Coal has been the dominant fuel source for electricity generation in the United States for decades, until just last year. In 2016, natural gas hit the historic mark of 1,378 TWhrs of annual generation, for the first time out producing coal at 1,239 TWhrs (EIA). The rise of natural gas can be traced back to the technological advancements of hydraulic fracturing and horizontal drilling in the 1990’s. Though not without environmental pushback, natural gas production soared thanks to these new technologies, cheaper plant construction and operating costs, fewer greenhouse gas emissions, and the dispatchable nature of the fuel source. The figures below clearly show this recent decline of coal plants and subsequent increase in natural gas generation capacity nationwide.
Proposed in 2014, the Clean Power Plan was championed by many environmentalists hoping to finally see the regulation of greenhouse gas emissions from electric utilities. The Plan would aid the fall of an industry already declining due to tougher regulations and increased competition with natural gas. According to the Energy Information Administration, coal production and coal power generation would see a steep drop if the Clean Power Plan, or a similar plan, were to take effect. With Scott Pruitt’s recent repeal of the Plan, coal will still see a predictable decline, albeit at a slower rate (Figure 3).
Interestingly, while the Clean Power Plan repeal might slow the inevitable death of coal, it will not benefit the coal miners who run the industry. Like the majority of manual work, the most pervasive threat today is automation. Mining is no different. Advancements in automation like rock crushers and shovel swings have been “a key reason that employment in the coal industry fell between 1980 and 2010 even as production grew” (Time). Figure 4 shows this seemingly uncharacteristic trend.
Ironically, the only thing keeping coal economical and in the competition, is automation. If automation decreases, coal production becomes more expensive and continues to fall in the face of natural gas. In either of these situations, the coal miner loses.
However, it seems as though the conversation continues to be focused on saving the coal industry under the guise of saving the coal miner. If we know that either automation increases and they lose their jobs, or the industry becomes less economic, and they lose their jobs, what is actually being done for them?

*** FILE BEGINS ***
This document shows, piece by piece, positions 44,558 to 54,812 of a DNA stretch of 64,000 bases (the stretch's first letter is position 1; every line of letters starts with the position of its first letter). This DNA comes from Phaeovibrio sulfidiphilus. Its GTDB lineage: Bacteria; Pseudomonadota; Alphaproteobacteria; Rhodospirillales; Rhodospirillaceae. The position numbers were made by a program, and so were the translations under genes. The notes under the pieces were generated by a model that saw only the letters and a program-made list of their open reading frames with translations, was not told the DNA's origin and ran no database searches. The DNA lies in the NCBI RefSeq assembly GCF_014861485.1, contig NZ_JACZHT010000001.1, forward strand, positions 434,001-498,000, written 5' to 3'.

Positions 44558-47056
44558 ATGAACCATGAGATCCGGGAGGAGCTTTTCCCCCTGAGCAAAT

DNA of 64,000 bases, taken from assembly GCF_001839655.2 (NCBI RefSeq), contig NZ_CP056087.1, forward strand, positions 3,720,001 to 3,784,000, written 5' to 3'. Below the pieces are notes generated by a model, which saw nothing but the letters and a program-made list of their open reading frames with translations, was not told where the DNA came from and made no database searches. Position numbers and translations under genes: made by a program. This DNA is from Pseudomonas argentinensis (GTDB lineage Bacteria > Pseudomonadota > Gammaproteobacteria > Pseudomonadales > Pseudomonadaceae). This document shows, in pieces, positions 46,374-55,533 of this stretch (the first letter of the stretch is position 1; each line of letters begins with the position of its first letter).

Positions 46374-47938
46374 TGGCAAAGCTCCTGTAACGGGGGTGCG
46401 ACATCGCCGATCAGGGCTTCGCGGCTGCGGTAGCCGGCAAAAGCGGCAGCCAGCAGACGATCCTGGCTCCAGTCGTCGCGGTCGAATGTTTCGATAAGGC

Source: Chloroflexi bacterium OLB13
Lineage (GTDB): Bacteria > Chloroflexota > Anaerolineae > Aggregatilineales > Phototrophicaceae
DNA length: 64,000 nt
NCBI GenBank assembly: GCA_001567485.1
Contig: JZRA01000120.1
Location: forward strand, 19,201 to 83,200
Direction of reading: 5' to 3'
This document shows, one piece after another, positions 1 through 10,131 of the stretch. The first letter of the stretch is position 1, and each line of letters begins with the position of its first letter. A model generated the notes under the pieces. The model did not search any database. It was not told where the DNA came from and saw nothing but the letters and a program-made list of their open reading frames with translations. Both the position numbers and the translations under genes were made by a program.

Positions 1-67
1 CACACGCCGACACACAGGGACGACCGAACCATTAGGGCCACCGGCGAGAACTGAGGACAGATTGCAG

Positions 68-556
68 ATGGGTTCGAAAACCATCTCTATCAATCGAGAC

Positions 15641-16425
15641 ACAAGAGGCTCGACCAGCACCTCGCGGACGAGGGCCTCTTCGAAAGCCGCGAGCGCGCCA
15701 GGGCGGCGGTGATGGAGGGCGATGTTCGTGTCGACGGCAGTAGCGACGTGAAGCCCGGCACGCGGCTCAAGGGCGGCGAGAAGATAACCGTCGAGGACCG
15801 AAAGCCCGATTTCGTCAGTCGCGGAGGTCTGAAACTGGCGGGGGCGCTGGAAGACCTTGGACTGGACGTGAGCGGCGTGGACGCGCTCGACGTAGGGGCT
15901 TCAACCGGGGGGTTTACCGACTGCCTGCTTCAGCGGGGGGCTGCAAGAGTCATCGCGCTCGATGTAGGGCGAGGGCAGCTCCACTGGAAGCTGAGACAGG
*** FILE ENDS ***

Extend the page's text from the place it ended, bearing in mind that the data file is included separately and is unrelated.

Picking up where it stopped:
Right out of high school, coal miners can make $60-70,000, with experienced miners making $100,000 including benefits and a pension. Popular career transition jobs like warehouse jobs, manufacturing, etc., do not come close to the compensation these miners are accustomed to. Either specialized training or a college degree is often required for these workers to reach similar paychecks as before (Time).
The Division of Coal Mine Workers’ Compensation within the U.S. Department of Labor has allocated certain states millions of dollars in funds to provide resources to displaced coal workers. These programs help refer them to a variety of resources to facilitate job search, help with applications such an unemployment, disability, or Black Lung, and most importantly, provide training. Ohio, Kentucky, and West Virginia have funds to retrain these workers in IT, construction, public works, and oil or gas industry positions. These retraining programs often provide weekly stipends for laid-off workers and their spouses who participate.
Private industries are also joining the effort. Rusty Justice, a Kentucky native, saw that many coal miners had experience in robotics and other technology present in the mines. He decided to form a small coding business called Bit Source and hired 10 laid-off coal miners to come join his team. Justice also notes the immense industry change saying, “We’re not shipping coal out of here anymore; we’re shipping code. The broadband’s our highway, our shipping lanes, our trains” (NPR).
Coal and coal jobs are dying, regardless of any current or future policy decisions. It simply is not economic stacked up against natural gas. Gary Bentley, a former coal miner born and raised in a small mining town of Whitesburg, Kentucky, gives a succinct, revealing statement: “the way to get former miners to continue to make their own dollars is to give them new economic opportunities, not to try to resuscitate the coal industry” (Marketplace).
Are there better ways to transition these coal miners to other positions? What industries would be best suited to accept these workers? In today’s environment, how can you balance advocating for the phasing out coal while also being an advocate for its workers? How much responsibility should be placed on private businesses versus the government to transition these workers?
The Decline of Coal
Energy Information Administration. https://www.eia.gov/electricity/data/state/
The Decline of Coal Miners
U.S. Department of Labor. https://www.dol.gov/owcp/dcmwc/powergrants.htm
WorkForce West Virginia. http://workforcewv.org/job-seekers/training/laid-off-coal-miners.html